Start with a Geodesic Dome:
Now Cut a hole in the top, and cover the hole with a shroud that can yaw in order to keep its opening pointing upwind. Also add vents near the lower part of the dome can than be either opened or closed:
The variation depiced above has air flowing into the hole at the top of the dome and out of the vents below. I’m not sure this is the best arrangement. The alternative would be to have air flowing into the lower vents and out of the hole in the top. In this variation, the shroud over the top hole in the diagram would be yawed (rotated) 180 degrees, and (I’m guessing) the left two vents in the diagram would be open, while the other vents would be closed. I guess one of these ideas is probably aerodynamically superior to the other, but I don’t know which is which. It’s worth noting that the real low pressure should be at the top of the dome, since this is where the wind has been accelerated the most. Seems like it might make sense then to let the wind flow in to the lower vents (where pressure is naturally higher), and out through the hole in the top. I don’t know much about the theory of fluid flow, so I’ll leave the rest to those of you who have the academic background to model and solve a problem like this.
Before ending this post, however, I’d like to point out an aspect of this idea that is particularly intriquing. Since you can have lots and lots of vents, but only one hole in the top of the dome, it stands to reason that it should be easy to provide the dome with many square feet worth of vents, given the area of the hole at the top of the dome. This means that the velocity of wind flowing through the vents may be caused to vary by only a small amount relative to the velocity of the wind outside the dome. For this reason, it would seem that the vast part of the lower part of the dome could be made to be quite comfortable for people, and this means the dome can have alternative uses. For example, the dome could house a giant botanical garden for the public to enjoy. If you really wanted to control the environment for the people inside, two concentric geodesic domes could be placed one on top of another, creating a thin (say) 40 foot wide gap between the two ceilings. The gap could be used for wind flow and the harvesting of its energy, while the part inside the lower (smallest) dome could be used for just about anything – commercial office space, a manufacturing plant, basketball court, … you name it!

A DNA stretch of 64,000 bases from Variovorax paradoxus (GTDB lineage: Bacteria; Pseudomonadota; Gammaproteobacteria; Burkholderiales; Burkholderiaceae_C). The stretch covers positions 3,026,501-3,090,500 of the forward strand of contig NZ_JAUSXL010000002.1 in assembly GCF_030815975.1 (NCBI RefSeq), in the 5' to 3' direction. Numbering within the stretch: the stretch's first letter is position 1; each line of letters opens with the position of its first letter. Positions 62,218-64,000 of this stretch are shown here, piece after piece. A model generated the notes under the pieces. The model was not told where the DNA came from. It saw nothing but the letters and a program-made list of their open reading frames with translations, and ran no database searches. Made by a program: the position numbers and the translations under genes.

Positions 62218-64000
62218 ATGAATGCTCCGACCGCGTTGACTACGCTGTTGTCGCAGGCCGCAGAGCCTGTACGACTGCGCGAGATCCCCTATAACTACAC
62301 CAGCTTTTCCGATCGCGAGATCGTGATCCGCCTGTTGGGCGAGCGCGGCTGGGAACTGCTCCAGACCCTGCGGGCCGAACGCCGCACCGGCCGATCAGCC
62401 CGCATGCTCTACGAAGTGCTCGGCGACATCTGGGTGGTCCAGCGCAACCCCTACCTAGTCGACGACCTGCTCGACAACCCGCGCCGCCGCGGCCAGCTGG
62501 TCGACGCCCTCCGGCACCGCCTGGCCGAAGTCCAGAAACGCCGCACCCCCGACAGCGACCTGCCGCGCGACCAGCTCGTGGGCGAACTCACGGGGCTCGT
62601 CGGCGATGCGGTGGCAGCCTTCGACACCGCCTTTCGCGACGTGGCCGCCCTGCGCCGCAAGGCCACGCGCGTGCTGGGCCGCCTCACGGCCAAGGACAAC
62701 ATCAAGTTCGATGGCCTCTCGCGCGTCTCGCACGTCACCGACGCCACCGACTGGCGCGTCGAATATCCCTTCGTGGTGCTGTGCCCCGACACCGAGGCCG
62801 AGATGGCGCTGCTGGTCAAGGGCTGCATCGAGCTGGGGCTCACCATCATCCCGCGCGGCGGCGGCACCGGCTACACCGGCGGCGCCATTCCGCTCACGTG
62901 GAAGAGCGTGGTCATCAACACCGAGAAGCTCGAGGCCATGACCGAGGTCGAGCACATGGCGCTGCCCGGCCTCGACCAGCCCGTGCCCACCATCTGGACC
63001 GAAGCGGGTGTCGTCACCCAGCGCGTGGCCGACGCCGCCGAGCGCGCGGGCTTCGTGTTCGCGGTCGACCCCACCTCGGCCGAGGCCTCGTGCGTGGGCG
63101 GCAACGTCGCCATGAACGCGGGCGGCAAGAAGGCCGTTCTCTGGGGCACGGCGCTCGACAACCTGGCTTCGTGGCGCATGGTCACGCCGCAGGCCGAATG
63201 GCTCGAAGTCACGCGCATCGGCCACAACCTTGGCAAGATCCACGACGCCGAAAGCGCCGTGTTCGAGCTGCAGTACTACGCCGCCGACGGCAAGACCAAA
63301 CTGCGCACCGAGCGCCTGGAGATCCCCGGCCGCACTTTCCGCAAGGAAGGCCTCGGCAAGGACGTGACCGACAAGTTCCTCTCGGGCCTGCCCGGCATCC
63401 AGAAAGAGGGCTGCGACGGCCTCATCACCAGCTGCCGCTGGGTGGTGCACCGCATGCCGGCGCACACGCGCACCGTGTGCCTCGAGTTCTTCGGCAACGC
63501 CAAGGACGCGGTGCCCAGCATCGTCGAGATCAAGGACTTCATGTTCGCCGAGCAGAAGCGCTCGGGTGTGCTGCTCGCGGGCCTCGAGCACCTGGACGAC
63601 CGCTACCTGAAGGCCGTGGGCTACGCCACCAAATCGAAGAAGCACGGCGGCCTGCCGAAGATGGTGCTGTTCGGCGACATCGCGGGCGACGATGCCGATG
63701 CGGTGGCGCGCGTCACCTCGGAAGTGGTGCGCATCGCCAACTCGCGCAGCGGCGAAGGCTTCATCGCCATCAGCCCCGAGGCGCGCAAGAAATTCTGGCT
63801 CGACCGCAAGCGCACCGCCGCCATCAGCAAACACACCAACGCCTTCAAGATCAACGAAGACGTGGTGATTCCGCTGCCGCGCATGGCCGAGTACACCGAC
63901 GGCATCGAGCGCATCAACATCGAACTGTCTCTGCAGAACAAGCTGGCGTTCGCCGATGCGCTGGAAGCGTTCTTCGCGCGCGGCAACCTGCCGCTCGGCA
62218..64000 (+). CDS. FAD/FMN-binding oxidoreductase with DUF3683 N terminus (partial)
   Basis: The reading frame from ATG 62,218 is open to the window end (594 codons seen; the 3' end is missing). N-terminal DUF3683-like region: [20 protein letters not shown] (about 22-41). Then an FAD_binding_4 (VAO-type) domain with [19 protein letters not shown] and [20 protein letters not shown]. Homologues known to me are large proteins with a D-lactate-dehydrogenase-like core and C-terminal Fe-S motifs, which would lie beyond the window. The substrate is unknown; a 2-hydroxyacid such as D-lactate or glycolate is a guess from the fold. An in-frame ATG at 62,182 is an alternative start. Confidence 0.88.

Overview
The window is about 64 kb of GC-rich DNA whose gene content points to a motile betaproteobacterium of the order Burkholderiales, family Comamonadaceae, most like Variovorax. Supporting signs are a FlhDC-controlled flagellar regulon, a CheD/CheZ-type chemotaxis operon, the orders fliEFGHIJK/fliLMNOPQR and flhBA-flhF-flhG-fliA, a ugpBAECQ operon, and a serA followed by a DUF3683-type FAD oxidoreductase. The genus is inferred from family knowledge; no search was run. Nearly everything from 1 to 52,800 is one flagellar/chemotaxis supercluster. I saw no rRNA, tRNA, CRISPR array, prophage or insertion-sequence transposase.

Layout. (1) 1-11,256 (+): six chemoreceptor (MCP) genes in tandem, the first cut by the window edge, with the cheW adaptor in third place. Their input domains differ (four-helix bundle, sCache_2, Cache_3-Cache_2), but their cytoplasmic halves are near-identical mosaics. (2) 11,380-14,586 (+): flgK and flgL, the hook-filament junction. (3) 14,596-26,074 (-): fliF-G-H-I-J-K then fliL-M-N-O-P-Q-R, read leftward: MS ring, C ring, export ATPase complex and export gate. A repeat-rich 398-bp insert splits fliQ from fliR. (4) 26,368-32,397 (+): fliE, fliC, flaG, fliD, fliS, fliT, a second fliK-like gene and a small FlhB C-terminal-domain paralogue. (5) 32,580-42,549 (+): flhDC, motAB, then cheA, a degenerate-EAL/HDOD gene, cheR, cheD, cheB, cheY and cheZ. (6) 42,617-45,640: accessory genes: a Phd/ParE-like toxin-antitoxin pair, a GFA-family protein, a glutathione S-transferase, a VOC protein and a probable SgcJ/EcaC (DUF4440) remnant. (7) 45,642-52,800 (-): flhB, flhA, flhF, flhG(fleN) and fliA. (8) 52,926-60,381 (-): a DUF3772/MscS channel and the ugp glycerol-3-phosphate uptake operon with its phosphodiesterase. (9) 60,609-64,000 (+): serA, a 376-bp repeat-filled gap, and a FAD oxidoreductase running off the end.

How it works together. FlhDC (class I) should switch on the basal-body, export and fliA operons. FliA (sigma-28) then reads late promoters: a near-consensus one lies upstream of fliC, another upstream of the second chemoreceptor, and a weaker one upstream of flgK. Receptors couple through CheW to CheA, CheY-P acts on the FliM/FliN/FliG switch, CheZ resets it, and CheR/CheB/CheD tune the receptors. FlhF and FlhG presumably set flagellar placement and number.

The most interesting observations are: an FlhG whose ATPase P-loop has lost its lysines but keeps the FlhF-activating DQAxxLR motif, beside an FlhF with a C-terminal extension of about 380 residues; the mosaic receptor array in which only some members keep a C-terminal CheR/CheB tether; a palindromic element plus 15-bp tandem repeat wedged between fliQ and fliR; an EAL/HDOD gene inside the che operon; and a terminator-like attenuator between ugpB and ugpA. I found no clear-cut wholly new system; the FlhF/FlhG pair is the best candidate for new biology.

Depending on how attractive this structure could be made to be, and on its cost effectiveness, we might imagine putting one of these things on top of an existing structure. Rooftop wind turbines are generally frowned upon, but I think this is mostly because of the harshly turbulent conditions within which a rooftop turbine must normally operate. The dome solves this problem in several ways. First, it doesn’t have any sharp turbulence producing edges. Second, its rotors are small and therefore less sensitive to turbulence, and they can be located in a short cylindrical shroud that is equipped with the same kinds of turbulence attenuating apparatus as is found in wind tunnels. And finally, if a small rotor does eventually develop a crack due to turbulence-induced fatique, simply replace it. It’s small, and so the cost of replacing it is no big deal.
I saw a medium sized, three story motel the other day that looked like it could easily accomodate a Geodesic Dome Turbine. If the dome had enough vents to open during a wind storm, it would seem likely that the motel could accomodate the turbine in spite of the fact that the building designers had not accounted for the extra load.